William J Murnane

Egyptologist William Joseph Murnane, Jr, was best known to the general public for his very popular Penguin Guide to Ancient Egypt. His death in Memphis, Tennessee after emergency heart surgery on 17 November has left his family, colleagues, and students in a state of shock at his totally unexpected passing. Bill, as we all knew him, had been in Memphis since 1987, when he was appointed to the staff of the History Department in the University; he was promoted to full professor in 1994.

Born in White Plains, New York on 22 March, 1945, his parents went to Venezuela to visit his grandparents when Bill was 18 months old. His father then set up in the construction business there, and they eventually lived in Venezuela for 33 years. Bill grew up bilingual in English and Spanish in Caracas and Ciuda Bolivar, and only returned to the USA to attend preparatory schools at the age of 13, subsequently obtaining a scholarship to study history at St Anselm College in New Hampshire. There he supplemented his income by teaching Spanish. He was a precocious child, always gaining the highest grades, and his interest in Egypt was first manifested at the age of six; later he wrote letters from college in hieroglyphs to his sister in Caracas. After graduating with his BA in 1966, he moved to the University of Chicago as a graduate student.

A variety of themes ran through Bill's activities as an Egyptologist, in particular historical issues, the recording of monuments, and the Amarna period (the controversial age of the so called `heretic king' Akhenaten in the 14th century BC). Making information accessible to students and the wider public also meant much to him, and he enjoyed teaching. His studies in Chicago led to his research on Egyptian co-regencies, the much-debated system by which a number of Egyptian kings placed their anointed successors on the throne with them for a time. While finishing off this important historical issue, submitted as a PhD in 1973 (awarded with distinction) and published as Ancient Egyptian Coregencies in 1977, he joined the staff of the University of Chicago's Epigraphic Survey, based at Chicago House in Luxor in Egypt. This long-standing mission has as its primary function the documentation of long-known but unpublished monuments; there he worked on the temples of Karnak and Medinet Habu in Luxor, and developed his concern for threatened monuments. His Road to Kadesh publication (1985, revised 1990) was an historical offshoot of the Chicago work on the battle reliefs of Sety I at Karnak, while his United with Eternity remains the most authoritative popular work on the temples of Medinet Habu. He was deeply concerned about the temple of Karnak and how much needed to be recorded; in 1981 he published some older Chicago records of the great hypostyle (pillared) hall, and in the early part of 2000 he was busy there yet again--an email said `Work is going well, although we were rained out of Karnak yesterday ... and the standing walls look worse than ever. Oh well.' He remained with the Epigraphic Survey until he was appointed Visiting Associate Professor of Egyptology at the University of California at Berkeley in 1986, moving to Memphis the next year. Thereafter he was unable to spend as much time in Egypt, but he nonetheless continued to work there as often as he could. His interest in the Amarna period, which perhaps went back to examining the controversial co-regency of Amenhotep III and Akhenaten, led to his producing the first proper edition of the Amarna boundary stelae with Charles van Siclen in 1993, and then a pioneering volume of translations in readable English of the texts of that confused period (Texts from the Amarna Period in Egypt, 1995). His Penguin Guide, first published in 1983 and regularly revised and reprinted since, is still by far the best-informed guide to the monuments of Egypt.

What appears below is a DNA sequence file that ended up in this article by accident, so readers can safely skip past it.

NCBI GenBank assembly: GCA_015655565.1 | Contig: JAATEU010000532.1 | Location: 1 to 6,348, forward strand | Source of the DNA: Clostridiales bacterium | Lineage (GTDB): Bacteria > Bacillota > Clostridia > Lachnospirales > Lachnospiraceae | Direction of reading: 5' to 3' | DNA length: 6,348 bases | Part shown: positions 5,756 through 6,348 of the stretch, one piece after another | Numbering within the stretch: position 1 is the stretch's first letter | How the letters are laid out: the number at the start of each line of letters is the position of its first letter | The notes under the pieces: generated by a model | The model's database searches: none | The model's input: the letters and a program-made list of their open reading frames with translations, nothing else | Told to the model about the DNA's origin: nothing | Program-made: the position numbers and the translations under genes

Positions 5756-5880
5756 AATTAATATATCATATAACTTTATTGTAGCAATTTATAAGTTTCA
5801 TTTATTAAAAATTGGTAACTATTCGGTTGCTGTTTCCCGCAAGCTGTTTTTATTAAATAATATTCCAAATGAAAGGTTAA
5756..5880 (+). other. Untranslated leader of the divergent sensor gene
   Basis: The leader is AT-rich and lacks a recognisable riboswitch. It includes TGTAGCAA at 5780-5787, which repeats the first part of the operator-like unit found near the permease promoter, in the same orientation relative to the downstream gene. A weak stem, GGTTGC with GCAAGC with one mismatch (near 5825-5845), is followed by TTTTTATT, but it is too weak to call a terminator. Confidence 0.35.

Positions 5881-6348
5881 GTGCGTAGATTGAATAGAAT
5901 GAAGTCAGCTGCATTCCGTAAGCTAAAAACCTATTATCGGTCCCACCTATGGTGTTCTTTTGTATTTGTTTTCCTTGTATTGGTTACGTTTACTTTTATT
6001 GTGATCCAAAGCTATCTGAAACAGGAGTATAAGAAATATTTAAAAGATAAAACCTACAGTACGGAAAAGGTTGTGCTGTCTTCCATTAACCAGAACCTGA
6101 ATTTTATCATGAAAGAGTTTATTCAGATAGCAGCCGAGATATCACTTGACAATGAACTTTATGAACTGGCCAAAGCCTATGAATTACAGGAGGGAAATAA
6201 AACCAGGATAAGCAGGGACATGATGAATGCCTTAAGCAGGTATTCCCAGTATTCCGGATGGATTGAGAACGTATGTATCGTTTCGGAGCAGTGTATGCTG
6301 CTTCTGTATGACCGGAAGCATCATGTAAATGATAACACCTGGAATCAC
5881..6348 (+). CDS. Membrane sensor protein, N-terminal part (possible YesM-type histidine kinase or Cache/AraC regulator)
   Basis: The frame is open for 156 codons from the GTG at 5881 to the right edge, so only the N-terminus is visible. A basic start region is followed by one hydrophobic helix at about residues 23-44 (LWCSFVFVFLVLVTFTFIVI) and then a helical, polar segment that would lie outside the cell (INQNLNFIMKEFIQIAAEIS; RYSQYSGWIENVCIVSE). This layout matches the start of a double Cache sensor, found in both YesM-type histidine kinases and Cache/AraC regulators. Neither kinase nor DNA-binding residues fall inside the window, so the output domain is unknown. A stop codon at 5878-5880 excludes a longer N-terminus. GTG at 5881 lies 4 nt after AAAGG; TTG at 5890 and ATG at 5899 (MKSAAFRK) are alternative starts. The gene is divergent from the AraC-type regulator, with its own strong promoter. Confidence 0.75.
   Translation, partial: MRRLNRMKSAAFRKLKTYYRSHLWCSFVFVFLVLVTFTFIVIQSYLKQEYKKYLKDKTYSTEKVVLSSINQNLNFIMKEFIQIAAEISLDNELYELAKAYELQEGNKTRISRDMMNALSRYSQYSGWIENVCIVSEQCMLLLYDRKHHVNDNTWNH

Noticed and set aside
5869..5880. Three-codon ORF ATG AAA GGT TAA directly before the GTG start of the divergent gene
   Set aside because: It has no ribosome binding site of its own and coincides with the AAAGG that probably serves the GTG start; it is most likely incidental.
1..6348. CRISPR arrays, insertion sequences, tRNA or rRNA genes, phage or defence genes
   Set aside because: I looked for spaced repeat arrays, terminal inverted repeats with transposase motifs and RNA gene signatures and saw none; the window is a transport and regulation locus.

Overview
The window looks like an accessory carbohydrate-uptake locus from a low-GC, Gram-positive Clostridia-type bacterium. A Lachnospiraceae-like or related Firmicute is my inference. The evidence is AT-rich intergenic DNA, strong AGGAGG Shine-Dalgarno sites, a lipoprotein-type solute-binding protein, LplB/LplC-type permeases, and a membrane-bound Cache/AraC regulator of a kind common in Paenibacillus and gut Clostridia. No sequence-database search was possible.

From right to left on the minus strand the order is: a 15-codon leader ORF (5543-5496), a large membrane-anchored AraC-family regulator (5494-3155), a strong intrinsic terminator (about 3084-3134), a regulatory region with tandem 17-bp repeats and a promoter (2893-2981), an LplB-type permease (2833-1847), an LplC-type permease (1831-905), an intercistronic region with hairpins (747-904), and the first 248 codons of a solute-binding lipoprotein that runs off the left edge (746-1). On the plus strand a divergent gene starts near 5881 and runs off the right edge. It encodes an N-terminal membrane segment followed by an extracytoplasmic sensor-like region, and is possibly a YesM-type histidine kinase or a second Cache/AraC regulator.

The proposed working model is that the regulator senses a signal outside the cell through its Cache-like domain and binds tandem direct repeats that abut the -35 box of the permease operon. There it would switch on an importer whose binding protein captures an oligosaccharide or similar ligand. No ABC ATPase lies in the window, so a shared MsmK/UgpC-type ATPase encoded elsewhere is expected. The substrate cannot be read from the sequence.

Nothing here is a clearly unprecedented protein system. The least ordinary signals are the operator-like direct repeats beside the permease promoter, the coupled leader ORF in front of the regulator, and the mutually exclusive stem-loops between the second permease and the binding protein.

Music played a great role in Bill's life, and everyone knew him as a great and knowledgeable opera fan. At school and college he was already reviewing performances. Two of my favourite anecdotes about him concern opera. He was not averse to using his awareness of the language of Verdi and Rossini: my wife and I first met him at Chicago House in 1984 at a time when one of the new generation of cruise boats was trying to steal the Chicago mooring place on the Nile; one time the cruise boat tried to dock with a group of Italian tourists on board, and I was told that Bill was out there pointing out the errors of their ways to the mystified tourists in his best operatic Italian. He could sing too: one night, he and Charles van Siclen were moved to pay a moonlight visit to the Valley of the Kings in Luxor. Apparently, the beauty of the scene had an emotional effect on Bill, as he broke into an impromptu aria, which was quickly answered by two gunshots. At this they headed for the safely of Chicago House, to find out the next day that Bill's aria had been taken for the call of a hyena! But whatever his feelings about other forms of music, he was always the perfect gentleman, and kindly acceded to my request after a lecture on my one and only visit to him at Memphis to go to a blues club on Beale Street.

He was the ideal colleague, a real `gentleman scholar', critical in the positive sense, always prepared to offer his opinion and to help, and never afraid to tell you what he honestly thought of some idea of yours or other, which is always sure to produce the best results. As to his scholarship there can be no doubts, and he has left a long bibliography; there were also many projects still to be published, including at least one history textbook. He will be deeply missed, not just by his mother and sister, but by all who had the pleasure of knowing him.

Nigel Strudwick, December 2000